7. If you have any questions to the interviewer regarding the job location, salary etc, ask them in the end of the interview in a polite manner, and shake hands confidently with your interviewer before leaving.

 


Break the misconception & know the truth

May 26, 2014

Sudhanya is an Intern from Christ University Bangalore, interning at EnAble India in April/May 2014. From a media studies, communication background. She is working with EnAble India providing social media assistance in-order to reach a wider audience.

Misconceptions are barriers that interfere with the ability of people with disabilities to have equality in employment. Lack of awareness promotes negative attitudes concerning employment of people with disabilities. Some of these common stereotypes and misconceptions which are floating in our society must change:

Misconception: People with disability need our sympathy and pity

Truth: Frequently we find society perceiving disability as a tragedy such that persons with disability fall into the pit of sympathy. It is important to understand that sympathy & pity is something which will break an individual’s confidence to be independent & self-reliant. Motivating people with disability will encourage them to face any challenges in life and to follow their dreams.

Misconception: Disability is a sickness

Truth: The word ‘disability’ itself is often attached to negative stigma of an incapability to do something. The question is can disability be labeled as a sickness? Can disability be labeled as incapability or lack of ability? If that is true, then how did people like Beethoven create the most beautiful symphonies, even though he couldn’t hear any of his own music? How then did Helen Keller describe the beauty of the world and the lovely music of nature, without seeing or hearing? If Beethoven and Helen Keller can do beyond the impossible, then disability as such cannot be labeled as a kind of sickness but a challenge to achieve.

Misconception: People with disability are special

Truth: Frequently we see that people with disability are called special or being different. It is important to understand how we would term the word ‘disability’. Being disabled does not stop anyone from doing certain things, though it’s true that things are done differently. Does doing things differently mean being special or being unique?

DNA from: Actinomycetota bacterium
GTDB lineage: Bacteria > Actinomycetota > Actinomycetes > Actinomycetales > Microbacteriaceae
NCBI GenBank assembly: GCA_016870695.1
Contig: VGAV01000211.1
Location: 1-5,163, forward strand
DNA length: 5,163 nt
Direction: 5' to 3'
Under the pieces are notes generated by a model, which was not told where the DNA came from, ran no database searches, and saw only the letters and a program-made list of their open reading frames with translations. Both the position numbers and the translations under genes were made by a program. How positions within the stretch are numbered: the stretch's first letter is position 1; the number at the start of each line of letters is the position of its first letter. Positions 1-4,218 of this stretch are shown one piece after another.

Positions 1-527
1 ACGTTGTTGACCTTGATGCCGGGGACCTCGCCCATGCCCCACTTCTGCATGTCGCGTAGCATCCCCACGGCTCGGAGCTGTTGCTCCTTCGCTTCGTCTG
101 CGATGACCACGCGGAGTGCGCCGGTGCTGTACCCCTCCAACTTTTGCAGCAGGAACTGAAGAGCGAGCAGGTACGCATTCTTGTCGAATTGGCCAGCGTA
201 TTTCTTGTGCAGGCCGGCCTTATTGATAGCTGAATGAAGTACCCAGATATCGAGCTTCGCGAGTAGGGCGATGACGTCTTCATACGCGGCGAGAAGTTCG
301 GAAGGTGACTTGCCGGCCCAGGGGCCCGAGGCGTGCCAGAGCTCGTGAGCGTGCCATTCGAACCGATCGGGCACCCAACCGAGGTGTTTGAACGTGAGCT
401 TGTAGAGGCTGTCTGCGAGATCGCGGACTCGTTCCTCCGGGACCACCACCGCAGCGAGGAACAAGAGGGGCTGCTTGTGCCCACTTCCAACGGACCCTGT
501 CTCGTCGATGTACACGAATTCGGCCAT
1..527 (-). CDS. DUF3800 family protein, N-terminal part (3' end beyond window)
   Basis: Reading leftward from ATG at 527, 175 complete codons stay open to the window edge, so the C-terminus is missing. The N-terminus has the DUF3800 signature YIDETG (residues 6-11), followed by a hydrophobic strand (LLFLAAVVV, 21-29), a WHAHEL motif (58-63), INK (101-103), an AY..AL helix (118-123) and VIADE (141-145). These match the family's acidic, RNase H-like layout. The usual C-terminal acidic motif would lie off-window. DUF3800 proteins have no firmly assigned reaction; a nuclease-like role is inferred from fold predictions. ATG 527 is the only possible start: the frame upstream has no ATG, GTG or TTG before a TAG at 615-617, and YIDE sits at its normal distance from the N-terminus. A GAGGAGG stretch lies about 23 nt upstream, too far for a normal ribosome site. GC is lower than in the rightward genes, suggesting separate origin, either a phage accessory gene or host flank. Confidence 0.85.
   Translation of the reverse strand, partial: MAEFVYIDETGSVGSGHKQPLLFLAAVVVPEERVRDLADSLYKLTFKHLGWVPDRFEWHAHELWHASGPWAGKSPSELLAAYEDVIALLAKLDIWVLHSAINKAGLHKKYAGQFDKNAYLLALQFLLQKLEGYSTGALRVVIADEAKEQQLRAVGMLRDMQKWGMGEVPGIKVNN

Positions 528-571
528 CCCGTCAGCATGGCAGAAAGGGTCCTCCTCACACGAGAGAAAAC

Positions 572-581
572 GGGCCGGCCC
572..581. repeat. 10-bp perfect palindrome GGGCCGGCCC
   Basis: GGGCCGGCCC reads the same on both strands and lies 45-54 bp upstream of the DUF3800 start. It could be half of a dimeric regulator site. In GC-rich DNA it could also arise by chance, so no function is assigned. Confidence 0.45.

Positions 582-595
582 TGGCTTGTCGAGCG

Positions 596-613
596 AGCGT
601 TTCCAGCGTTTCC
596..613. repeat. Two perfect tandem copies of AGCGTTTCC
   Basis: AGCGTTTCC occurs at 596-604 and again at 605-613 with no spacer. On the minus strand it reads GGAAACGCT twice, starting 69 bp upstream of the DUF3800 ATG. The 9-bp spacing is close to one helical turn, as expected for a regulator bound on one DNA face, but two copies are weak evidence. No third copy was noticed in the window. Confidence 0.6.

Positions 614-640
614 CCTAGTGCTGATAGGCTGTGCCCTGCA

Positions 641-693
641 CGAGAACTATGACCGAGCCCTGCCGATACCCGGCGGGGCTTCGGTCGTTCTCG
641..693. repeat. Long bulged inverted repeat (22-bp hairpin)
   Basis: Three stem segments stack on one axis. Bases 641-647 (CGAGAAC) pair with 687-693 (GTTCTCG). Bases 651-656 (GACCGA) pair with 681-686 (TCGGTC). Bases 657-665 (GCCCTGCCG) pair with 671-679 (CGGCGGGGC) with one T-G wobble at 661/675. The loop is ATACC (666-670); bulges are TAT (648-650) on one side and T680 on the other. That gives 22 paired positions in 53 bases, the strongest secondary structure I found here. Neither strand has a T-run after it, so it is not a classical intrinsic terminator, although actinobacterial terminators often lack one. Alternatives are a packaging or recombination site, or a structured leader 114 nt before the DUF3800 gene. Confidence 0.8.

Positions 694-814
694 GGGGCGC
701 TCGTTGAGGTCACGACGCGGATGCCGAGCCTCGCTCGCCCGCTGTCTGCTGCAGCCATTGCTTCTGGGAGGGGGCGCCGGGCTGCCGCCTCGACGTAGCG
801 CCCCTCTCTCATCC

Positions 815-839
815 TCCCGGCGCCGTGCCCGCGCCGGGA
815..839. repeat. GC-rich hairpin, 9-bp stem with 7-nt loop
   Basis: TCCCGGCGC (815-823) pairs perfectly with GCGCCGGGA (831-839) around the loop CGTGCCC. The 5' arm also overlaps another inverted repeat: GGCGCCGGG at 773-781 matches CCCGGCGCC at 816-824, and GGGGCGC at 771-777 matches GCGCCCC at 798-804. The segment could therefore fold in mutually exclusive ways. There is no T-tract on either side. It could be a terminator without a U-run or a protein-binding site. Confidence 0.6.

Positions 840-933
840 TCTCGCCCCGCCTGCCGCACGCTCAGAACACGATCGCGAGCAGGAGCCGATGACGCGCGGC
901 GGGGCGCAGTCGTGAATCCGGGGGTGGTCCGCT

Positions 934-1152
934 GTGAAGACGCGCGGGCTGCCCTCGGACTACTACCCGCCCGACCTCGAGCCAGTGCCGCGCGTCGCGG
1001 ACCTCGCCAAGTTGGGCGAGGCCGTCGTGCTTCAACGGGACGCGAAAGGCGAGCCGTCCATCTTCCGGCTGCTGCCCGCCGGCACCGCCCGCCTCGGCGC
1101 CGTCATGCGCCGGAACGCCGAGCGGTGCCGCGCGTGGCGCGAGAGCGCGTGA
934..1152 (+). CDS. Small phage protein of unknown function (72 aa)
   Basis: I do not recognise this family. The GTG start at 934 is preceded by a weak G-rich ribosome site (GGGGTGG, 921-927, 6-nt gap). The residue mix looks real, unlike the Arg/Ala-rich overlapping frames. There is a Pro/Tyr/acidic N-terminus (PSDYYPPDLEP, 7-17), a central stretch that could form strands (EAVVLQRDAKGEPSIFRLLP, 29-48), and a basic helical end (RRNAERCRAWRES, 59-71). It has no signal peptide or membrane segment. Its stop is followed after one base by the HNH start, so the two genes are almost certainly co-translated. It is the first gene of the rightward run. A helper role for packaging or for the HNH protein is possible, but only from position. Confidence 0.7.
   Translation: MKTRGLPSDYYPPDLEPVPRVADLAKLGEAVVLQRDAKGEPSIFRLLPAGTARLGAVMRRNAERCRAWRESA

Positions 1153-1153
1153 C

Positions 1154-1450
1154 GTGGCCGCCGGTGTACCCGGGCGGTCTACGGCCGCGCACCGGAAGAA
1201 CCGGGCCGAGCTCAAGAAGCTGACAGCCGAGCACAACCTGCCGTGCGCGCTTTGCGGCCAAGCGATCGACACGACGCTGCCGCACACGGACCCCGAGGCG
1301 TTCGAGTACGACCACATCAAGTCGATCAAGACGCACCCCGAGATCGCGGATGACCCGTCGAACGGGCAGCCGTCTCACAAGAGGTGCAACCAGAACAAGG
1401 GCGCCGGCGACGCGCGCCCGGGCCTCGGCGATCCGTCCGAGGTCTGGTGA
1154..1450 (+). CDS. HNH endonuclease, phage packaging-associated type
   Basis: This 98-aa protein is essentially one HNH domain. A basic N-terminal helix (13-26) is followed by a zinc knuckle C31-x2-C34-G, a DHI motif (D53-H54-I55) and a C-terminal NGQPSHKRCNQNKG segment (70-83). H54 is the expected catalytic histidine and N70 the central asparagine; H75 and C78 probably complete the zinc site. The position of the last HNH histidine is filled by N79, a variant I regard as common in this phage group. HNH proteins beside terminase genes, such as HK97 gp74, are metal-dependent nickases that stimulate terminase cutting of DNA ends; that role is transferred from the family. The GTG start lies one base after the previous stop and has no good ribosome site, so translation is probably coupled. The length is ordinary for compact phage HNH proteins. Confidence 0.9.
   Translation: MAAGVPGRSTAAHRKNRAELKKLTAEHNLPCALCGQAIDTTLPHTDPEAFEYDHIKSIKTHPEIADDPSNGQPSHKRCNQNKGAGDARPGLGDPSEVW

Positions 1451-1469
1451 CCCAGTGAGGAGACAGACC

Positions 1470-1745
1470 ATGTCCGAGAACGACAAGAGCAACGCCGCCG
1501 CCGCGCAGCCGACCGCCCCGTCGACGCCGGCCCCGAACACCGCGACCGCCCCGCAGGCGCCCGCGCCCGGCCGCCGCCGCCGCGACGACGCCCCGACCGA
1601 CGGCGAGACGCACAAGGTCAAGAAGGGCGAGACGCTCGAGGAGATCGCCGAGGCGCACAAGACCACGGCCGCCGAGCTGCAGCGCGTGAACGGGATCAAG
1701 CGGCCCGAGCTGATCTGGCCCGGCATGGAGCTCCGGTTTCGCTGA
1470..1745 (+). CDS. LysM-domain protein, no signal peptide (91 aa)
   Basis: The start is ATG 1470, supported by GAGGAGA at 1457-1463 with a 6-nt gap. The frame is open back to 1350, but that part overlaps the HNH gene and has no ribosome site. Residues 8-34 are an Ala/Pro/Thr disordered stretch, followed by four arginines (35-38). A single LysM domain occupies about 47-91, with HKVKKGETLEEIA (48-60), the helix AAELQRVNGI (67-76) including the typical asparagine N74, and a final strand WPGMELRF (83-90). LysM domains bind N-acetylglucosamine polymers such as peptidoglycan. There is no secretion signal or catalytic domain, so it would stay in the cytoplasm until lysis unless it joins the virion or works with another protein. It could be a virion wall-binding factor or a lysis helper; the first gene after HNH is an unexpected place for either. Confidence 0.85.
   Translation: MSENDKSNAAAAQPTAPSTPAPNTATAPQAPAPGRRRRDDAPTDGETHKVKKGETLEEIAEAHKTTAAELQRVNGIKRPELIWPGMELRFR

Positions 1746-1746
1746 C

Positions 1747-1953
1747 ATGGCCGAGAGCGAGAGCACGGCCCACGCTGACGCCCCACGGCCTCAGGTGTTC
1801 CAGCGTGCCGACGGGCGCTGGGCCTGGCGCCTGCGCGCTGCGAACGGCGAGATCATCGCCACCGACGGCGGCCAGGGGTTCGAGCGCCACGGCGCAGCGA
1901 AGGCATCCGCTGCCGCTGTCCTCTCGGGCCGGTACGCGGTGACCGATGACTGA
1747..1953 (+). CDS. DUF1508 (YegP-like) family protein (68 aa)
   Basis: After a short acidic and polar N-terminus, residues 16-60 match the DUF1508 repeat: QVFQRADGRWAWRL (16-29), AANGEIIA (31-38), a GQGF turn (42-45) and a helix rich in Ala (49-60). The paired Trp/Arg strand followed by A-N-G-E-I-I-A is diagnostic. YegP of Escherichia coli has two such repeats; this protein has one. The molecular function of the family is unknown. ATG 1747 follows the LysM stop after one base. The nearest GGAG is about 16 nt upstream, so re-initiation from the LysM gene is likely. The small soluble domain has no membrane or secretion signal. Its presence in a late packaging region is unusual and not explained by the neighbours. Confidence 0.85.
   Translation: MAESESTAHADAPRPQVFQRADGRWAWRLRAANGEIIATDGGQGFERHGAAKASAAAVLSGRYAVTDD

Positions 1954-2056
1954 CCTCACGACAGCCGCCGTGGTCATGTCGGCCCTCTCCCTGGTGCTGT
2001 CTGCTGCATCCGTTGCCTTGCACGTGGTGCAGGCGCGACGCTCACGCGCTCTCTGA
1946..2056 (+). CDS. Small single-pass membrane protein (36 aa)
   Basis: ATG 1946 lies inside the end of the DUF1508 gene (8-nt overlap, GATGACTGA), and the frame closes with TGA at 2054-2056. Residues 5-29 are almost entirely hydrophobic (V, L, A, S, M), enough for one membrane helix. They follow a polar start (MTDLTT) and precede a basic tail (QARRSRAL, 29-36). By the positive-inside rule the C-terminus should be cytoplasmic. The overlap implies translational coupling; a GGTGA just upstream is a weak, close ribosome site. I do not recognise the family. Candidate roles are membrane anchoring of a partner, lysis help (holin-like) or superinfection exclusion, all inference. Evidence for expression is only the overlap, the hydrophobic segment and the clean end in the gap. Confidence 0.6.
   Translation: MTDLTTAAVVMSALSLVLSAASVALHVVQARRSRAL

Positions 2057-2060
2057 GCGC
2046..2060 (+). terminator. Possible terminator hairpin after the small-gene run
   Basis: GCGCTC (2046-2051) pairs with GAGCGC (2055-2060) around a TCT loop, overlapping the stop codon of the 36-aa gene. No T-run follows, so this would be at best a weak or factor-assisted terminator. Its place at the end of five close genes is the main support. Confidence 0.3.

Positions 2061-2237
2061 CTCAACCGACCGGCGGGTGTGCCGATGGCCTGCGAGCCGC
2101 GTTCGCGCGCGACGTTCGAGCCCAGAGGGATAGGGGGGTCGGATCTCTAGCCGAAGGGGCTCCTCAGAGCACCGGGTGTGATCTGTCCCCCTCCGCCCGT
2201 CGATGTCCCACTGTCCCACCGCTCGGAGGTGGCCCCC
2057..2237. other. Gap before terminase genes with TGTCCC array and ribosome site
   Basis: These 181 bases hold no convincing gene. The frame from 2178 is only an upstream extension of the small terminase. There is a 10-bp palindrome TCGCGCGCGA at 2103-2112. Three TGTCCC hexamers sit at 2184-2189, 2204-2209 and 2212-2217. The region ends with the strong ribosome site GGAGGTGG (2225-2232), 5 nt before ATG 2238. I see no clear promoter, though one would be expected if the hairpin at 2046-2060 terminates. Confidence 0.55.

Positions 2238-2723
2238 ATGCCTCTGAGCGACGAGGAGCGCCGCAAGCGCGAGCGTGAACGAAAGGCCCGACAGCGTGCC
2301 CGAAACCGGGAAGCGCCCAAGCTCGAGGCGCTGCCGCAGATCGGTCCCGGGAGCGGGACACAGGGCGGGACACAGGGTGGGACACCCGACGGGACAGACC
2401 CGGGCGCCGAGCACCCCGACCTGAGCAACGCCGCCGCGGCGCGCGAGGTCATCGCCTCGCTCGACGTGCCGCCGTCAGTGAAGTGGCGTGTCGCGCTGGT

Misconception: People with disability need our protection

Truth: There is nothing wrong in being protective and concerned for anyone. It only becomes a problem when we get over-protective. This would obstruct anyone’s opportunity to do things on their own & to be self-reliant.

Misconception: People with disability are super-heroes

Truth: Often, disability is seen as a tragedy of life and surviving is a great inspiration. It is important to understand that everyone is the superhero of his/her own life. By facing all the obstacles in life, we make our own life an inspirational story.

Misconception: People with disability always need to be dependent on others

Truth: Everyone is dependent on each other, in some way or the other. It’s human nature that no one can be alone. Though it may be true that there are some people with disability who are dependent on others, it is not necessary to stereotype every person with disability as always being dependent on others. As many people with disability are also able to live independently.

Misconception: It’s easy to accidentally offend a person with disability when speaking to him

Truth: It’s important that we be polite while talking to anyone and, to ensure that we are not rude to anyone.

Misconception: People in wheelchairs have restricted mobility

Truth: Today’s highly mobile world, where we use different kinds of transportation like cars, bikes, buses, trains, etc. to reach anywhere, has almost made us forget that we can walk to places. Can the mere existence of legs be termed as being mobile? Hence, being on a wheelchair can never be termed completely as restricted mobility. Mobility is only restricted by the barriers we place in front of people

Misconception: People with disability only socialize with other people with disability

Truth: It’s true that everyone likes to be with people who share similar characteristics. But it doesn’t mean that people with disabilities restrict their company only with other people with disability. Most people with disability have family and friends who are not disabled.

Misconception: People with disability have no sense of humor

Truth: Sense of humor merely means the ability to appreciate humor. Everyone likes to be comical and people with disability are no different. Hence, sense of humor is not something restricted to a few people.

These are just a few of the misconceptions we have about people with disability. It’s important that we give a thought about how disability is being portrayed in the society, before having assumptions about it.

(The views and opinions expressed above do not necessarily reflect that of EnAble India.)


Transforming Lives

May 7, 2014
Profile Picture of Priya Suresh. Nice BIG smile

Priya Suresh is a content writer at EnAble India